For years glyphosate has been the herbicide of choice for most growers in both corn and soybean.
For years glyphosate has been the herbicide of choice for most growers in both corn and soybean. However, when growers were asked during the recent Private Pesticide Applicator Training sessions across southwestern Minnesota if glyphosate performed as well today as the first years they used it, a resounding 87% said “NO”.
Although reduced control with glyphosate doesn’t automatically mean you have a resistant weed population, it is a red flag. In Minnesota, resistance to glyphosate has been confirmed in three weed species to date including giant ragweed, common ragweed, and waterhemp.
Use of a preemergence (PRE) herbicide this spring is a key step in combatting weed resistance. A PRE herbicide application can help enhance control of problem weeds, especially weeds like waterhemp that emerge over an extended period of time during the growing season. Use of a PRE herbicide can also reduce early-season weed competition and enable more timely postemergence applications. Increased weed control can ultimately lead to higher yields at the end of the season. Another benefit of PRE herbicides is that weed escapes can be reduced, which will help reduce weed seed production and seedbank levels in the following years. Including a PRE herbicide will also add diversity to the chemistries used in a field when glyphosate is applied postemergence. This will help reduce the selection pressure on weed populations for resistance to glyphosate.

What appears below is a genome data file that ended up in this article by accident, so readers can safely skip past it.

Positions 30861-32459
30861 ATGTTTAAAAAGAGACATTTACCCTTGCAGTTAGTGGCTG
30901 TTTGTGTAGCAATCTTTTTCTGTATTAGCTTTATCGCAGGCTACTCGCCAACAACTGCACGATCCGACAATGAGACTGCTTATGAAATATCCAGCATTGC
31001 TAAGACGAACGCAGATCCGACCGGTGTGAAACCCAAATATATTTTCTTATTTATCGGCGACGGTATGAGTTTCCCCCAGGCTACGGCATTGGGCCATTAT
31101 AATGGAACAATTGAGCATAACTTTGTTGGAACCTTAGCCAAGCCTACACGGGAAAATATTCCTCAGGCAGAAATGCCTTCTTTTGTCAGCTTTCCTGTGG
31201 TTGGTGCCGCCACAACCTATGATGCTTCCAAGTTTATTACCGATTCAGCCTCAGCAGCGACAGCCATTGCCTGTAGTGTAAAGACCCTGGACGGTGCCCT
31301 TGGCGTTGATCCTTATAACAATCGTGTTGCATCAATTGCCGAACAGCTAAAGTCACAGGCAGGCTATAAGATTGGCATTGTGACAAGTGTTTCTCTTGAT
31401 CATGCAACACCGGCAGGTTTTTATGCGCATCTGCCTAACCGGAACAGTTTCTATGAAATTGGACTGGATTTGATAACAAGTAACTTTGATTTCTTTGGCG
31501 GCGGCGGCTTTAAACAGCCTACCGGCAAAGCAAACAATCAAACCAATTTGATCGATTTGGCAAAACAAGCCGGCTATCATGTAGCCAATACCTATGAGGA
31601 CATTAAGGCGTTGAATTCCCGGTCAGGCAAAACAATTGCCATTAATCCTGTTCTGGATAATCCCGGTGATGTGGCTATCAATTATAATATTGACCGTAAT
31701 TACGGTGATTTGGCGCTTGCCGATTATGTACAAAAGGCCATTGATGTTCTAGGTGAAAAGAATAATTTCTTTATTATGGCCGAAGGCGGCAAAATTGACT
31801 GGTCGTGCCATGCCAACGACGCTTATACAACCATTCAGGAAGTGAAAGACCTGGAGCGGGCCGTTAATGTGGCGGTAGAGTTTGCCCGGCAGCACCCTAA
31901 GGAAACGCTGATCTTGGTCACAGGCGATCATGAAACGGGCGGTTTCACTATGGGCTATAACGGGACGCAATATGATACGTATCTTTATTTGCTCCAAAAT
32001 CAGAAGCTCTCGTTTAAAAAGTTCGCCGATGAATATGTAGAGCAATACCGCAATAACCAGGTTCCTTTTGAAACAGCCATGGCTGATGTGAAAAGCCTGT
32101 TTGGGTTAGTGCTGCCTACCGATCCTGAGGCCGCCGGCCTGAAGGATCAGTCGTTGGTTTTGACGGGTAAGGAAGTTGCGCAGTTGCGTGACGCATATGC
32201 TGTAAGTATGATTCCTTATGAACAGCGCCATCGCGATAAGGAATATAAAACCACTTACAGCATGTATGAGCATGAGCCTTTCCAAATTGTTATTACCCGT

The University of MN in conjunction with North Dakota State University, has developed a reference sheet to help growers select PRE and postemergence herbicide options based on the key weed species present in their field. This publication, the “PRE and POST Diversification Options for Glyphosate-Resistant Corn and Soybean” is available online. This publication rates the control of common PRE and POST herbicides on waterhemp, lambsquarters, common ragweed, giant ragweed, and kochia.
When using a PRE herbicide, be sure to check the herbicide label for any restrictions regarding crop rotations or replant options, and if there are any restrictions based on soil type, pH, or organic matter. Keep in mind that although the active ingredients may be the same between two products, concentrations may vary, so always be sure to check the label of the product you are using.
In addition to using a PRE herbicide, other weed resistance strategies include utilizing non-herbicide weed control options like cultivation, and having diversity in your weed management program over the long term. Targeting three to four inch weeds when making postemergence applications is also recommended, as smaller weeds are easier to control than larger weeds. Using full labeled rates is also another recommended weed resistance management strategy.
Take control of your weed control options: Including a residual PRE herbicide in your weed management program can enhance weed control, help prevent yield losses, enhance profitability, and ultimately help ensure the longevity of glyphosate herbicide programs.